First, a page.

Pi­lot pro­grams are hous­ing home­less in back yard dwellings

The Idaho Statesman (Sunday) - - NATION & WORLD - BY JEN­NIFER ME­D­INA New York Times LOS AN­GE­LES

When she bought her tidy home with a ren­o­vated kitchen four years ago, Melina Chavar­ria was re­lieved to be in an area of Los An­ge­les County that she liked for a price she could af­ford.

She strung a ham­mock up in the front yard, where she could watch her el­e­men­tary school-age sons play on their scoot­ers while she sipped cof­fee.

Since then, dozens of home­less men and women have built up en­camp­ments just a few yards away from her house, and at the lo­cal train sta­tion, and be­neath the over­passes of the free­ways that criss­cross her neigh­bor­hood near Watts.

Now, as part of an un­usual ar­range­ment, Chavar­ria may soon be wel­com­ing some of those home­less peo­ple into her back yard. Chavar­ria is one of sev­eral Los An­ge­les res­i­dents be­gin­ning to build an ad­di­tion to her home that would be used by a per­son emerg­ing from home­less­ness.

Faced with a ma­jor hous­ing cri­sis, Los An­ge­les is try­ing out an idea that some hope is so wild that it just might work: help­ing home­own­ers build small homes in their back yards and rent them to peo­ple who have spent months liv­ing in their cars, shel­ters or on the streets.

Both the county and city of Los An­ge­les are be­gin­ning pi­lot pro­grams to give home­own­ers sub­si­dies to cre­ate hous­ing for the home­less. Sim­i­lar ex­per­i­ments are also un­der­way in Seat­tle and Port­land.

Though hous­ing the home­less in your back yard may be con­sid­ered ex­treme, thou­sands of res­i­dents on the West Coast have in­di­cated they are in­ter­ested in do­ing just that.

“It’s part of our daily life now – you’re al­ways ei­ther walk­ing or driv­ing past some­one who is home­less,” said Chavar­ria, a 37-year-old sin­gle mother who works in hu­man re­sources. She has vol­un­teered at soup kitchens and con­trib­uted to food drives, but more of­ten has felt help­less about the seem­ingly in­tractable prob­lem.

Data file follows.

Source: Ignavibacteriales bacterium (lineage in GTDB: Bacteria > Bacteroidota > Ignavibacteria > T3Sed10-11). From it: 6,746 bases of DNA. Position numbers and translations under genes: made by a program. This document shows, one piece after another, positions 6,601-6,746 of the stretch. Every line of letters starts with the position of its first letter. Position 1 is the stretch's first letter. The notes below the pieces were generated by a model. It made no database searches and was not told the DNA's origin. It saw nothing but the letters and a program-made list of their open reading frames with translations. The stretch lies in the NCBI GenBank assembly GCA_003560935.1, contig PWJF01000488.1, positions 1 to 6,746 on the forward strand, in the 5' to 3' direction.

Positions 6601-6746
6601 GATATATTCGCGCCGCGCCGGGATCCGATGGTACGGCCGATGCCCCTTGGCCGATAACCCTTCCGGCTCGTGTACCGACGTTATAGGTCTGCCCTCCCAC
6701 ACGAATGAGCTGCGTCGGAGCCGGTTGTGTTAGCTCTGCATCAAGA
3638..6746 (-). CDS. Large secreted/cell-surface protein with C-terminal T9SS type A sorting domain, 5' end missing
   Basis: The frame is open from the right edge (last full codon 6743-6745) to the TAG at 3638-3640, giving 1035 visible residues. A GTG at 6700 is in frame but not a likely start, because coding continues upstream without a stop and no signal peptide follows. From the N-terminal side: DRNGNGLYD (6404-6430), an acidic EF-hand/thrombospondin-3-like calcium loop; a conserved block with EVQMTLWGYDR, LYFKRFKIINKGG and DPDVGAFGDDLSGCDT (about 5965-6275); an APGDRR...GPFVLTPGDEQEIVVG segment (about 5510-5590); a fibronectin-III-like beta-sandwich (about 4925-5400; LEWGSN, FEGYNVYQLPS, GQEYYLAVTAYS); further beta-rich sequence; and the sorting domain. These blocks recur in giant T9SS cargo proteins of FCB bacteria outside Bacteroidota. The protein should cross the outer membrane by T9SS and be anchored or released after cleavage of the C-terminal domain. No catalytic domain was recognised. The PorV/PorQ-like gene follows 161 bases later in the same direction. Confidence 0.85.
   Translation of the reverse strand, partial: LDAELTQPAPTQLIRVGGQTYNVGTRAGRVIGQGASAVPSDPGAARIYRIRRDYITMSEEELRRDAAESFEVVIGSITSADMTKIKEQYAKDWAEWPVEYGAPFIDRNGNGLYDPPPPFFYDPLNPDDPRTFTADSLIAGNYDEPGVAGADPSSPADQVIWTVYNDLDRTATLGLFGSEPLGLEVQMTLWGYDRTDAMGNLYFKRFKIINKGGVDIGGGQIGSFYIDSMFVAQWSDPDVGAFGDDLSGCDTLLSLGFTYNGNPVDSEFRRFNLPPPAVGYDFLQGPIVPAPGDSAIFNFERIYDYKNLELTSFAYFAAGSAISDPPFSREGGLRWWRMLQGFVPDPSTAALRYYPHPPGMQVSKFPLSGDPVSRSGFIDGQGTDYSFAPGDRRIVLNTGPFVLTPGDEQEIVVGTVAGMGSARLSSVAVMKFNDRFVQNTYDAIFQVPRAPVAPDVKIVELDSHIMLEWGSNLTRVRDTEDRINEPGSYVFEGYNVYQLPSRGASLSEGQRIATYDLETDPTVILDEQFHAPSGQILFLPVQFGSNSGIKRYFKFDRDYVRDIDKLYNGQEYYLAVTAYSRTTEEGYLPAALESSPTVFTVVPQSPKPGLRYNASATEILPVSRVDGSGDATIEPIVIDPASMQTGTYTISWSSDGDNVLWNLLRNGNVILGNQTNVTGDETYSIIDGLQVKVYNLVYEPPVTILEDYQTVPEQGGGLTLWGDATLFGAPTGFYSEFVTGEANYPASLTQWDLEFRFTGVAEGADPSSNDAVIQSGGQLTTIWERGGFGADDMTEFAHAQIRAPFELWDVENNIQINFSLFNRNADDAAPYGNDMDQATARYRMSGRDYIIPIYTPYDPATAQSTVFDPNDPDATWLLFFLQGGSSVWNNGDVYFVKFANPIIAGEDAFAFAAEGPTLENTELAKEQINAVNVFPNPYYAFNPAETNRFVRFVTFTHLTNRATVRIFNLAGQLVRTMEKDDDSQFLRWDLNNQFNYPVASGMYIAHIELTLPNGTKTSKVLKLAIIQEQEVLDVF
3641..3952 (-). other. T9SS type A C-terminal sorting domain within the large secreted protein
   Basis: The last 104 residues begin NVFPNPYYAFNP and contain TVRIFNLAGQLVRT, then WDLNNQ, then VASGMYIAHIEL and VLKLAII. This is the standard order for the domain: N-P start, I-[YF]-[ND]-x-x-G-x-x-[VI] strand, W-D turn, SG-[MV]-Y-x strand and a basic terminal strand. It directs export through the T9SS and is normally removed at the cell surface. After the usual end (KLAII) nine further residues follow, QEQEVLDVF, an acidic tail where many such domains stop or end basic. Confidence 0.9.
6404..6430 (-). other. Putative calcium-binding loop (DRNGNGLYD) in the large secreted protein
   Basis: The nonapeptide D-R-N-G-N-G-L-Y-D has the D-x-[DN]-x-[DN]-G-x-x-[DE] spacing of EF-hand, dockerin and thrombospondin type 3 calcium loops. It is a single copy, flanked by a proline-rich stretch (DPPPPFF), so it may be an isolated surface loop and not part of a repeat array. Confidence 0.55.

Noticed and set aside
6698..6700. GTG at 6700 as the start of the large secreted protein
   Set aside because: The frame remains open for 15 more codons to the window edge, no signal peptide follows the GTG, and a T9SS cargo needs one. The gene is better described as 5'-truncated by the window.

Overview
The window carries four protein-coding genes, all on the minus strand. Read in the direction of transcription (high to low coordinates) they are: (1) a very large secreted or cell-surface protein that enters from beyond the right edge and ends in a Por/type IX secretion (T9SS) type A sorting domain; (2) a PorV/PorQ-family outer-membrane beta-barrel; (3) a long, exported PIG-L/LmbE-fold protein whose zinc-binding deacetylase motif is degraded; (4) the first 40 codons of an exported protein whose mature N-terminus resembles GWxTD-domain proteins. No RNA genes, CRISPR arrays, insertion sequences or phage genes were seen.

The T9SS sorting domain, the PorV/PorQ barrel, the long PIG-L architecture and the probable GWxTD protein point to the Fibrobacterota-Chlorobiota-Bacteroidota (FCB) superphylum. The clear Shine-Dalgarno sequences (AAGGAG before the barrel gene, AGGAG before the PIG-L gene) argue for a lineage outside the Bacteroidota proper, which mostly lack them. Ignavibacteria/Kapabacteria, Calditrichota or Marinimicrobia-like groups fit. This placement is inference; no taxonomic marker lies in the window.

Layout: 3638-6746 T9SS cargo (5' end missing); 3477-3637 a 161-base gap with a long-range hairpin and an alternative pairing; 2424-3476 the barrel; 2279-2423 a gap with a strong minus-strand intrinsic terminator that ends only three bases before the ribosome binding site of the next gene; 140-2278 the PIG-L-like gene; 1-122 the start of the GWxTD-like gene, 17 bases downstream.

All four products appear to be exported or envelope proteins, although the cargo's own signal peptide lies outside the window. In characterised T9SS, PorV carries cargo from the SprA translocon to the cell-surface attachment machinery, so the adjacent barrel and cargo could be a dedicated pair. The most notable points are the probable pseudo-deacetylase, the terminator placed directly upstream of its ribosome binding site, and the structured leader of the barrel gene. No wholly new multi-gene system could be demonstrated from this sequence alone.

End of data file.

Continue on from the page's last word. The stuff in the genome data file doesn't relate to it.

“If we can be part of do­ing some­thing, why would I not want to do that?” she said. “I’m not re­li­gious but I am spir­i­tual, and I have this be­lief that when God blesses you, it’s to bless some­one else.”

While of­fi­cials hope that home­own­ers like Chavar­ria will be mo­tiva- ted by good­will, they also plan to prod them by of­fer­ing sub­si­dies.

A pi­lot pro­gram run by Los An­ge­les County will give as­sis­tance to a hand­ful of home­own­ers who are will­ing to build. Chavar­ria was one of more than 500 home­own­ers who ap­plied for the pro­gram. Once the unit she is build­ing is rented, she ex­pects to earn $1,500 a month, paid for through a Sec­tion 8 voucher or some other rental as­sis­tance pro­gram.

The no­tion of hous­ing the home­less with back­yard homes – com­monly called granny flats and bu­reau­crat­i­cally re­ferred to as “ac­ces­sory dwelling units” – has been gain­ing steam in the last few years, as Mayor Eric Garcetti and oth­ers lob­bied to make the build­ings le­gal across the state. Bloomberg Phi­lan­thropies an­nounced Mon­day that the city of Los An­ge­les had won a $1 mil­lion grant as part of a com­pe­ti­tion in­tended to en­cour­age cities to try cre­ative new poli­cies.

The city plans to of­fer in­cen­tives worth be­tween $10,000 and $30,000 to make it cheaper and eas­ier for home­own­ers to build a unit.

For now, the de­tails of how home­less peo­ple would qual­ify for the pro­gram are only vague. The ten­ant would be ex­pected to pay the rent though a voucher or their own in­come.

City of­fi­cials have spent the last sev­eral months test­ing out ideas for how it would work in fo­cus groups with dozens of home­own­ers, ex­ist­ing land­lords and res­i­dents who have strug­gled with home­less­ness them­selves.

Even those who sup­port the idea of back­yard hous­ing say it would be im­pos­si­ble to build enough units to sig­nif­i­cantly re­duce the city’s home­less pop­u­la­tion.

“In the to­tal pic­ture of home­less­ness, we know this will not nec­es­sar­ily change that much,” said Vinit Mukhija, a pro­fes­sor of ur­ban plan­ning at Uni­ver­sity of Cal­i­for­nia, Los An­ge­les. “The value goes be­yond that, though, be­cause it is fi­nally some­what of a de­par­ture of the pu­rity of sin­gle-fam­ily hous­ing in the re­gion. It’s a good step to change what peo­ple here re­ally con­sider a dogma of pri­vate hous­ing.”

AMANDA LUCIER NYT

Martha Cham­bers, right, sits with res­i­dents of the ac­ces­sory dwelling unit be­hind her home in North Port­land, Ore. The dwelling was built as part of a pi­lot pro­gram that pro­vides sub­si­dies if home­own­ers prom­ise to rent to home­less peo­ple for five years.

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